No matter what we're doing, even during sleep, our brains depend on glucose to function. Glucose is a sugar that comes from food, and it's also formed and stored inside the body. It's the main source of energy for the body's cells and is carried to them through the bloodstream.
When blood glucose levels (also called blood sugar levels) drop too low, it's called hypoglycemia. Very low blood sugar levels can cause severe symptoms that need immediate medical treatment.
Blood sugar levels in someone with diabetes are considered low when they fall below the target range. A blood sugar level slightly lower than the target range might not cause symptoms, but repeated low levels could require a change in the treatment plan to help avoid problems.
The diabetes health care team will find a child's target blood sugar levels based on things like the child's age, ability to recognize hypoglycemia symptoms, and the goals of the diabetes treatment plan.
Causes of Low Blood Sugar Levels
Low blood sugar levels are fairly common in people with diabetes. A major goal of diabetes care is to keep blood sugar levels from getting or staying too high to prevent both short- and long-term health problems. To do this, people with diabetes may use insulin and/or pills, depending on the type of diabetes they have. These medicines usually help keep blood sugar levels in a healthy range, but in certain situations, might make them drop too low.
Hypoglycemia can happen at any time in people taking blood sugar-lowering medicines, but is more likely if someone:
skips or delays meals or snacks or doesn't eat as much carbohydrate-containing food as expected when taking the diabetes medicine. This is common in kids who develop an illness (such as a stomach virus) that causes loss of appetite, nausea, or vomiting.
takes too much insulin, takes the wrong type of insulin, or takes insulin at the wrong time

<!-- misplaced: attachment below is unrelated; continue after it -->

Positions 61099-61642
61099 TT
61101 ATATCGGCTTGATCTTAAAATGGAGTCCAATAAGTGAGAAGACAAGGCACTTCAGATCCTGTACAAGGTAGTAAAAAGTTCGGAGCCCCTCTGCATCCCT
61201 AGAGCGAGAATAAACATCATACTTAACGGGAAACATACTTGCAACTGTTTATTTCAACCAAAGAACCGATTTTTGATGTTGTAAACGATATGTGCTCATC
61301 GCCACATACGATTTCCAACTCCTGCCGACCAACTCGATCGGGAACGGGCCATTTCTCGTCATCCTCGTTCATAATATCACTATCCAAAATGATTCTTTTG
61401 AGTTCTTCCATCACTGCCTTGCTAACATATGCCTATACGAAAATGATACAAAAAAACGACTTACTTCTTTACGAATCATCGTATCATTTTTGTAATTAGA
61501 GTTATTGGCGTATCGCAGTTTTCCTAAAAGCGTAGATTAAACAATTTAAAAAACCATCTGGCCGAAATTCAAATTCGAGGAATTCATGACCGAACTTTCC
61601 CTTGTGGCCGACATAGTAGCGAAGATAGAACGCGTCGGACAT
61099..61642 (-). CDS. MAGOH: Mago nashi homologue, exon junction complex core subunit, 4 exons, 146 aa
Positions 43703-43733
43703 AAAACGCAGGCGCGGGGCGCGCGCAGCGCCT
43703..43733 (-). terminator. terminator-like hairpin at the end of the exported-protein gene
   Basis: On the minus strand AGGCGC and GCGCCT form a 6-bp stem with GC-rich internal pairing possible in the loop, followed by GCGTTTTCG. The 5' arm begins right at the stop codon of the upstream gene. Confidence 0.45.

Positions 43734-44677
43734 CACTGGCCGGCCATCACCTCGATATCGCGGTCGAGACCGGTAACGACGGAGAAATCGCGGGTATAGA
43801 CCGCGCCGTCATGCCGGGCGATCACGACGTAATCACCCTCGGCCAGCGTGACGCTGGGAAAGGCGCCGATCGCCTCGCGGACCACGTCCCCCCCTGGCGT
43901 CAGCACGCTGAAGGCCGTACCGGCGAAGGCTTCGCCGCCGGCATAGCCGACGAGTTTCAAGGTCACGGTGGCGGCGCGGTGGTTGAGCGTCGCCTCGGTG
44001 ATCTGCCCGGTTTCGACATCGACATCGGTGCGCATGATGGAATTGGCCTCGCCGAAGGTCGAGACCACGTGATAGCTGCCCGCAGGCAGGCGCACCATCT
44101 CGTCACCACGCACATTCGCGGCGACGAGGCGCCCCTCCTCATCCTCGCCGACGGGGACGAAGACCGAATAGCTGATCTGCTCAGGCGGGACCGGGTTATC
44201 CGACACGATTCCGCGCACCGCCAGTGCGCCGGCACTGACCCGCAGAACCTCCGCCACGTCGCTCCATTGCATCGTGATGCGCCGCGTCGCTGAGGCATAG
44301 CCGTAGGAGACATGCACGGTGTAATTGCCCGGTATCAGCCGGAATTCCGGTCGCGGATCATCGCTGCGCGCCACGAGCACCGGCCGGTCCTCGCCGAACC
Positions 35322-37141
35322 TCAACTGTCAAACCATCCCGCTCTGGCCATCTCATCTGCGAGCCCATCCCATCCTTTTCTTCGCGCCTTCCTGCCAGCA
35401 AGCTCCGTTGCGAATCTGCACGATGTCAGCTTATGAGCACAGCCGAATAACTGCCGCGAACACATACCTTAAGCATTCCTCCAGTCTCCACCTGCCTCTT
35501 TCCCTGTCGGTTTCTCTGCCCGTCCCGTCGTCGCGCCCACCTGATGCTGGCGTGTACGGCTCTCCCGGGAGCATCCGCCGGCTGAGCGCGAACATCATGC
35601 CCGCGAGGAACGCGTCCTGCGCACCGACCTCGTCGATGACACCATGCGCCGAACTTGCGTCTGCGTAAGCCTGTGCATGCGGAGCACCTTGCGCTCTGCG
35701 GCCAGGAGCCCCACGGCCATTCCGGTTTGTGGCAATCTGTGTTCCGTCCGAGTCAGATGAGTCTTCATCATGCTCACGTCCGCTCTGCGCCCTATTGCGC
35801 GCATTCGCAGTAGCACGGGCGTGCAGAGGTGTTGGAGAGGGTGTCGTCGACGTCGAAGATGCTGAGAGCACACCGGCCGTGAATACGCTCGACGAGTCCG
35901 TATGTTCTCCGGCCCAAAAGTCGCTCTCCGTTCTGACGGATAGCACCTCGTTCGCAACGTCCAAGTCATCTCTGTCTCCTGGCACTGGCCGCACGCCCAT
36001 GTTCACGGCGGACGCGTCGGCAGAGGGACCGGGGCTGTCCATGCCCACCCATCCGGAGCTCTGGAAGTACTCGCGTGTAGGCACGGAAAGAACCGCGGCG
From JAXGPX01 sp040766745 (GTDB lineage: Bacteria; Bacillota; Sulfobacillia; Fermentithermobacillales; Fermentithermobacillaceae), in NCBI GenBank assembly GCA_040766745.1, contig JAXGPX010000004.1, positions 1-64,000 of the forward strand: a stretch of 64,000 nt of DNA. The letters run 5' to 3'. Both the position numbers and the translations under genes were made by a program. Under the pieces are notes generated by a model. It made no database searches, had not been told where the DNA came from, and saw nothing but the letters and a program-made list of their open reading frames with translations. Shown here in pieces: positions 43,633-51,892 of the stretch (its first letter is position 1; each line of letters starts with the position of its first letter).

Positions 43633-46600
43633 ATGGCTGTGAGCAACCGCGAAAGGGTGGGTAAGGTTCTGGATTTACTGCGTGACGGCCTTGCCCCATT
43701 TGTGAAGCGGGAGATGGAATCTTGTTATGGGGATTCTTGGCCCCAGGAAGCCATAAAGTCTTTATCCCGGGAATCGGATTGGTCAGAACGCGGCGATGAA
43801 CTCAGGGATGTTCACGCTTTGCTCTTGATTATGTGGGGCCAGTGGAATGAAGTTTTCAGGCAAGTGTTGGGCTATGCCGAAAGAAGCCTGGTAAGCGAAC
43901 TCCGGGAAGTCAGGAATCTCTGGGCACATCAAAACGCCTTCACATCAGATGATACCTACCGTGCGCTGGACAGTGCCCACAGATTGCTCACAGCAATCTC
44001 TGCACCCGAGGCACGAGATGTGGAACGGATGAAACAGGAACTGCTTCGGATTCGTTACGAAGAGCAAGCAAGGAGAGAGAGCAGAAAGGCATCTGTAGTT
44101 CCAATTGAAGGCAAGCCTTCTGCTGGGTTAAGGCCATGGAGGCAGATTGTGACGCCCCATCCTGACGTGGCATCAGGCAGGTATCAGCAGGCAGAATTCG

exercises more than usual without eating additional snacks or adjusting the dosage of diabetes medicines to help prevent drops in blood sugar level
A low blood glucose level also can happen:
during sleep, known as nocturnal hypoglycemia
several hours after exercise, known as delayed postexercise hypoglycemia
after someone drinks alcohol or uses drugs. Alcohol hurts the body's ability to keep blood glucose in a normal range, which can cause a sudden drop in blood sugar. Drug or alcohol use also can make it hard for someone to sense low blood sugar levels. Talk to your child or teen about the health risks of alcohol and drug use.
Certain conditions also can increase how quickly insulin is absorbed into the bloodstream and make hypoglycemia more likely. For example, taking a hot shower or bath right after having an insulin injection increases blood flow through the blood vessels in the skin, which can cause the insulin to be absorbed more quickly than usual.
Insulin also can be absorbed more quickly when it's injected into a muscle instead of into the fatty layer under the skin. And giving a shot in a part of the body most used in a particular sport (like injecting in the leg right before soccer practice) can make the insulin be absorbed more quickly. All of these situations increase the likelihood of hypoglycemia.
The signs and symptoms of low blood sugar can vary depending on the person and how quickly the level falls. Also, problems other than hypoglycemia or diabetes can cause similar symptoms.